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uk.telecom.broadband (UK broadband) (uk.telecom.broadband) Discussion of broadband services, technology and equipment as provided in the UK. Discussions of specific services based on ADSL, cable modems or other broadband technology are also on-topic. Advertising is not allowed.

Getting AOL broadband to work wirelessly when you are 400 miles away from the modem



 
 
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  #1  
Old November 24th 06, 01:39 PM posted to uk.telecom.broadband
[email protected]
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Posts: 1
Default Getting AOL broadband to work wirelessly when you are 400 miles away from the modem

Hi,

My elderly sister has just had AOL broadband installed. She lives 400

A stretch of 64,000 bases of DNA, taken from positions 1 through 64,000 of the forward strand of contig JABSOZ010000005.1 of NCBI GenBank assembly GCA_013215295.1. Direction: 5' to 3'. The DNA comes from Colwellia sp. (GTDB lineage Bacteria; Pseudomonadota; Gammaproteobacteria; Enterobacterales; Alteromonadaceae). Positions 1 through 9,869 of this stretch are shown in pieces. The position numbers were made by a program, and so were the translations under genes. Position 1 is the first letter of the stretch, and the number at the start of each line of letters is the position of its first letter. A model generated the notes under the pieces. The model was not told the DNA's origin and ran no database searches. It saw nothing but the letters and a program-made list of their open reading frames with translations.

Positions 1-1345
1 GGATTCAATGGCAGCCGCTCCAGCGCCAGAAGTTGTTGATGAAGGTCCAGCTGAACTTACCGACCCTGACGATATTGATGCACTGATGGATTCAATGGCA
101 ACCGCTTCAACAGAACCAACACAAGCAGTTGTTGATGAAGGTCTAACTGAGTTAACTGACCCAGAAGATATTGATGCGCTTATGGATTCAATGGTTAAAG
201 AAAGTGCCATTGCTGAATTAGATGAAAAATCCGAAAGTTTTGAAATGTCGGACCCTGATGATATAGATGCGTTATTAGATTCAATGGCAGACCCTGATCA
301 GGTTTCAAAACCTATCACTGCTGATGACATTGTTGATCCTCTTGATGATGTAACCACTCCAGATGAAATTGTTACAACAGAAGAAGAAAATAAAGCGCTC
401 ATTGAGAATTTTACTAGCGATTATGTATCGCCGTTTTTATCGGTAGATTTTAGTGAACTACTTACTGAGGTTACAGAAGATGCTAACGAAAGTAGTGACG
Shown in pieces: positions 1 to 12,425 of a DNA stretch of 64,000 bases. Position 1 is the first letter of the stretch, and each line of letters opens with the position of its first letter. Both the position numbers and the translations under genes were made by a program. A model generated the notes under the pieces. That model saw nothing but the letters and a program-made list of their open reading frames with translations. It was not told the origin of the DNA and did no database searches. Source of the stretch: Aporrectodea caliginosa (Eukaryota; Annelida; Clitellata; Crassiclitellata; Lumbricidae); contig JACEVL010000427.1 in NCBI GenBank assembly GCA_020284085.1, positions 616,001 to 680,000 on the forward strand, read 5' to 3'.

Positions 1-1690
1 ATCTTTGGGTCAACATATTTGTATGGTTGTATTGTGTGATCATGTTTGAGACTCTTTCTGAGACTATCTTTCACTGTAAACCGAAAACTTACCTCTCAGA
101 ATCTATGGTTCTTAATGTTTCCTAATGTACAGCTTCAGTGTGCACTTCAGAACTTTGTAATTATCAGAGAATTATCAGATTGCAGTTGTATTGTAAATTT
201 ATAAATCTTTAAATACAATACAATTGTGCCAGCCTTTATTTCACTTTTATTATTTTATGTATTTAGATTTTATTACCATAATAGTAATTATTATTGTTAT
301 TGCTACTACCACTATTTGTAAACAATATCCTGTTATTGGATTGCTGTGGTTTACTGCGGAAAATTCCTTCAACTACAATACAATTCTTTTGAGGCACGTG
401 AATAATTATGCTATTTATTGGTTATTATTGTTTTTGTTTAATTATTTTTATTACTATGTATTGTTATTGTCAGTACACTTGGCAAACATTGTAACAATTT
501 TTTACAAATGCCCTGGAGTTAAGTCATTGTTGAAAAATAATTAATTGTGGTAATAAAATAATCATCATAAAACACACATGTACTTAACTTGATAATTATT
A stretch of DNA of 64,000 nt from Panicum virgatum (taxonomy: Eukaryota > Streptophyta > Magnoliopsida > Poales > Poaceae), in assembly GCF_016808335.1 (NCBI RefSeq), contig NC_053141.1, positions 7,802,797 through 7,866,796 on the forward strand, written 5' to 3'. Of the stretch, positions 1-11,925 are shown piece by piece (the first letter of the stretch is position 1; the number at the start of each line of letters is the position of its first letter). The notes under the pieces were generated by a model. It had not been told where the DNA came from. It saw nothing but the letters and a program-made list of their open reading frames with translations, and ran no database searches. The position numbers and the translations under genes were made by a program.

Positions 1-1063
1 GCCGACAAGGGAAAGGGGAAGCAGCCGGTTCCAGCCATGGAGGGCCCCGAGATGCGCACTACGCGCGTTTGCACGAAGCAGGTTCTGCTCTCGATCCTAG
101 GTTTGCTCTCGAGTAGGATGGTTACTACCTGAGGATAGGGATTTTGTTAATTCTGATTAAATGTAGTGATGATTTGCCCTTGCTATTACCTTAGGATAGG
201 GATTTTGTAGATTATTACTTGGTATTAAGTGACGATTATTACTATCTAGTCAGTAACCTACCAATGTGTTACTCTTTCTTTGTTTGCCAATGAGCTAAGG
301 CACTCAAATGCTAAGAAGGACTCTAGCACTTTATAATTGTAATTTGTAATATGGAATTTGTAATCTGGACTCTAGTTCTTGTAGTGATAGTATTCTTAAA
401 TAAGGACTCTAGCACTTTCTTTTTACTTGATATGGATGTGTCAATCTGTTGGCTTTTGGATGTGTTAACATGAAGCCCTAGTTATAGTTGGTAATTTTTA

miles away and I know nothing about AOL or the router that they
supply.

It has been installed but the wireless component hasn't been set up.
Probably because the PC she has doesn't have a wireless USB adapter
and the installer couldn't be bothered getting one.

So she is now using the PC in the hallway connected by ethernet cable
to the modem. Not the most comfortable place to surf the web from.

I want to send her an appropriate wireless USB adapter and clear
instructions on how the wireless connection and WAP security should be
set up. I suspect that it is currently broadcasting insecurely.

If someone can point me in the direction of such instructions and
recommend a suitable wireless USB adapter I would be most grateful

David
  #3  
Old November 24th 06, 02:26 PM posted to uk.telecom.broadband
Martin Underwood
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Posts: 218
Default Getting AOL broadband to work wirelessly when you are 400 miles away from the modem

wrote in message
:

Hi,